HOLMES: Well, some of our top stories now. The woman accused in Elizabeth Smart's kidnapping has pleaded guilty as part of a plea deal. Wanda Eileen Barzee is her name, and her then-husband, Brian Mitchell, both accused of kidnapping Elizabeth Smart from her family's Utah home seven years ago and then holding her for nine months. Barzee apologized in court. Prosecutors are recommending 15 years in prison.

Also, what is a woman to do? Conflicting advice from the American Cancer Society and a government task force. The task force recommends that women should forgo regular annual mammograms until they reach the age of 50. The Cancer Society says guidance on beginning breast exams should remain at age 40. So, the Cancer Society not seeing it the same as this task force.

Also here, U.S. military brass suggests they're going to take a tough look inward after the deadly shooting rampage at Fort Hood. They're planning to investigate whether any warning signs about the alleged gunman were missed. Army psychiatrist Nidal Hasan is charged with 13 murders in that Fort Hood rampage.

All right, wait until you're 50 to get regular mammograms. Really? It seems to fly in the face of everything that so many have been hearing about breast cancer prevention in the past several years. Well, as we told you earlier, a government panel is recommending just that. Wait until 50. It says women shouldn't even bother really with breast self-exams.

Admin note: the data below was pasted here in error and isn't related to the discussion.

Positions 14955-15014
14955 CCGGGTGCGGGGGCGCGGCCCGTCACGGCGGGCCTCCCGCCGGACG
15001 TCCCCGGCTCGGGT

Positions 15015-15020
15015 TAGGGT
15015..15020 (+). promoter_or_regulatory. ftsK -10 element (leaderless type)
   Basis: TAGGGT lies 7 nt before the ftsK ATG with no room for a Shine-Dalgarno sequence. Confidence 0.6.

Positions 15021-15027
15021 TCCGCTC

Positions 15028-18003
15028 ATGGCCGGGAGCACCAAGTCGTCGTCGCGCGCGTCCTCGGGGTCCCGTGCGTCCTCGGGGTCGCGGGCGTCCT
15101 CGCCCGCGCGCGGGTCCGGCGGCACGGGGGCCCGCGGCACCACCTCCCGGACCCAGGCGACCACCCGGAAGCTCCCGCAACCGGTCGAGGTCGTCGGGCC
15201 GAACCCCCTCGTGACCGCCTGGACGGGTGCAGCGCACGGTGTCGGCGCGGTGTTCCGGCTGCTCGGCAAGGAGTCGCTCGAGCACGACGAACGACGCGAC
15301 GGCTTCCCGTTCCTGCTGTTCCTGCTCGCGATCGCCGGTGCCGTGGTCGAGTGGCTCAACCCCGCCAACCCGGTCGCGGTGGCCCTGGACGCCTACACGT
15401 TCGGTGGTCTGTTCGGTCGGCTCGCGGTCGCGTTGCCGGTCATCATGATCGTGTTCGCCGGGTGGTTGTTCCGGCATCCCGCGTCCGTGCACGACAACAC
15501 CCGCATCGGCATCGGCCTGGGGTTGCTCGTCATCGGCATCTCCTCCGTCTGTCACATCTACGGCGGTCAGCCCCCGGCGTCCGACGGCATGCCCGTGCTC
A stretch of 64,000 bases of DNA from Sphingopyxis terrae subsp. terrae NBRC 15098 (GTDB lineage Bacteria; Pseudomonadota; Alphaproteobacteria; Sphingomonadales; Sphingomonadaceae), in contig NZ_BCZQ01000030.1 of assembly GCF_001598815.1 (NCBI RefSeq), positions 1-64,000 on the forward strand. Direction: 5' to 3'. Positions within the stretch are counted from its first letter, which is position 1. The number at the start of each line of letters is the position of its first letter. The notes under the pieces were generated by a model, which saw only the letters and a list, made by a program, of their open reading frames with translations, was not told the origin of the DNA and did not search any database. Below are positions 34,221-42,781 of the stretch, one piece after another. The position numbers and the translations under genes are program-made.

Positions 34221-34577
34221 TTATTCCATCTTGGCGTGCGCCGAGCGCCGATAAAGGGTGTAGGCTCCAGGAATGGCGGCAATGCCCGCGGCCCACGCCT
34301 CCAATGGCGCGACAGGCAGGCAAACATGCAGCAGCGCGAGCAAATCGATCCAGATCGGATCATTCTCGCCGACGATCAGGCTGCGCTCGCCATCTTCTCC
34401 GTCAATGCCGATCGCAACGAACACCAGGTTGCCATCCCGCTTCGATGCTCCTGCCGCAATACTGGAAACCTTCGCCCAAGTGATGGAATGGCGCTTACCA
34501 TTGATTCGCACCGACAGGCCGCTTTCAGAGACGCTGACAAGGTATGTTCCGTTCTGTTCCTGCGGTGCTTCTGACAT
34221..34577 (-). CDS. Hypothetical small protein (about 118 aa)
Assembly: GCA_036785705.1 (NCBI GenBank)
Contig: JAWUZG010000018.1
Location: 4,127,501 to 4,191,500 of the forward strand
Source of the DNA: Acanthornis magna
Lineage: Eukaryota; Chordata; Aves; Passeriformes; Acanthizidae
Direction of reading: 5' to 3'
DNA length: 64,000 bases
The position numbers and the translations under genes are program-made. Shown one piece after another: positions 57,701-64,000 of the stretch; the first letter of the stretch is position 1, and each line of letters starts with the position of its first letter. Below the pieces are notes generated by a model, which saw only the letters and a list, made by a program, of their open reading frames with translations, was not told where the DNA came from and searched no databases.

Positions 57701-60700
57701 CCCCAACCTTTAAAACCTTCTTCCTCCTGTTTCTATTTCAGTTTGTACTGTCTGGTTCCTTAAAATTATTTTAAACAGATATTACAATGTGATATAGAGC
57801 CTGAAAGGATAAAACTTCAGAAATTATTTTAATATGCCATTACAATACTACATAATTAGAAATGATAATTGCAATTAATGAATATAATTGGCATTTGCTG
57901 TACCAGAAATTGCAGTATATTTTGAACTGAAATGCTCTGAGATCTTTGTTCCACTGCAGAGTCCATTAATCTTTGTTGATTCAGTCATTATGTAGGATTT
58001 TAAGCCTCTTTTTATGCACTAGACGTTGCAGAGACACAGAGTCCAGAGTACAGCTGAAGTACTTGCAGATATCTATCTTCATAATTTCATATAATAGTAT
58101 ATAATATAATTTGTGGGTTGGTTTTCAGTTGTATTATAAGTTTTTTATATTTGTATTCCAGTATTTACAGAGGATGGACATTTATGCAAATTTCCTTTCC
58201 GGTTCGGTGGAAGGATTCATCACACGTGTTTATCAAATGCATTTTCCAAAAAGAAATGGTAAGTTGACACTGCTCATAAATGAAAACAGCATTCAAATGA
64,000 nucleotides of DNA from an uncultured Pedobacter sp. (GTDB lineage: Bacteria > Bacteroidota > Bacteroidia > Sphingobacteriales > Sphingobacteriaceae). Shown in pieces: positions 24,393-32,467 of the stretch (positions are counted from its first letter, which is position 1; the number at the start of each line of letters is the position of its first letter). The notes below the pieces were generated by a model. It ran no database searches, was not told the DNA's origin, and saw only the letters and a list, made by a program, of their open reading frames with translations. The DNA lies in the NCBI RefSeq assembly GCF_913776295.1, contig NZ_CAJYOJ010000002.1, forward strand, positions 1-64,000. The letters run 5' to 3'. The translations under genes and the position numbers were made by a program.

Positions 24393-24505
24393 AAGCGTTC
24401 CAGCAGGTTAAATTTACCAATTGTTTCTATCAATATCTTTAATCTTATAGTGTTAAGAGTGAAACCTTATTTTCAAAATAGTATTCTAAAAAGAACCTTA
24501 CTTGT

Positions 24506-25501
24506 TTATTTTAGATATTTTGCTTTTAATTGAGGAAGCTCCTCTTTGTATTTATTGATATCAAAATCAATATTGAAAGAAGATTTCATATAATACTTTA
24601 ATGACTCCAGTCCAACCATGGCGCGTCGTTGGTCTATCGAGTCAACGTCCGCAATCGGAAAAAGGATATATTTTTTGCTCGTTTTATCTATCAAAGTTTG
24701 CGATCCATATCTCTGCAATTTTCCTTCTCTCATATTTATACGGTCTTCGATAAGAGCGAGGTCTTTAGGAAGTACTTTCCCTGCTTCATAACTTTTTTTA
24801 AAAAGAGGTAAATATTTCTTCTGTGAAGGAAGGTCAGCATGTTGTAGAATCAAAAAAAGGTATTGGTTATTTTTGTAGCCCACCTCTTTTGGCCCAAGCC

So, let's go to the source here. Joined on the phone by Dr. David Grossman. He's a member of that task force. It's the U.S. Preventive Services Task Force. Dr. David Grossman is a pediatrician and medical director of preventative care at the Group Health Cooperative in Seattle. Lot of titles there. Get them all in.

Sir, we thank you for taking some time with us. Let's start with this question that a lot of women do have. I guess what is the downside? Why is it not okay to just be better safe than sorry and continue getting those mammograms once a year, once every two years through your 40s?

DR. DAVID GROSSMAN, U.S. PREVENTIVE SERVICES TASK FORCE: Well, thank you. I just want to clarify what the task force is saying.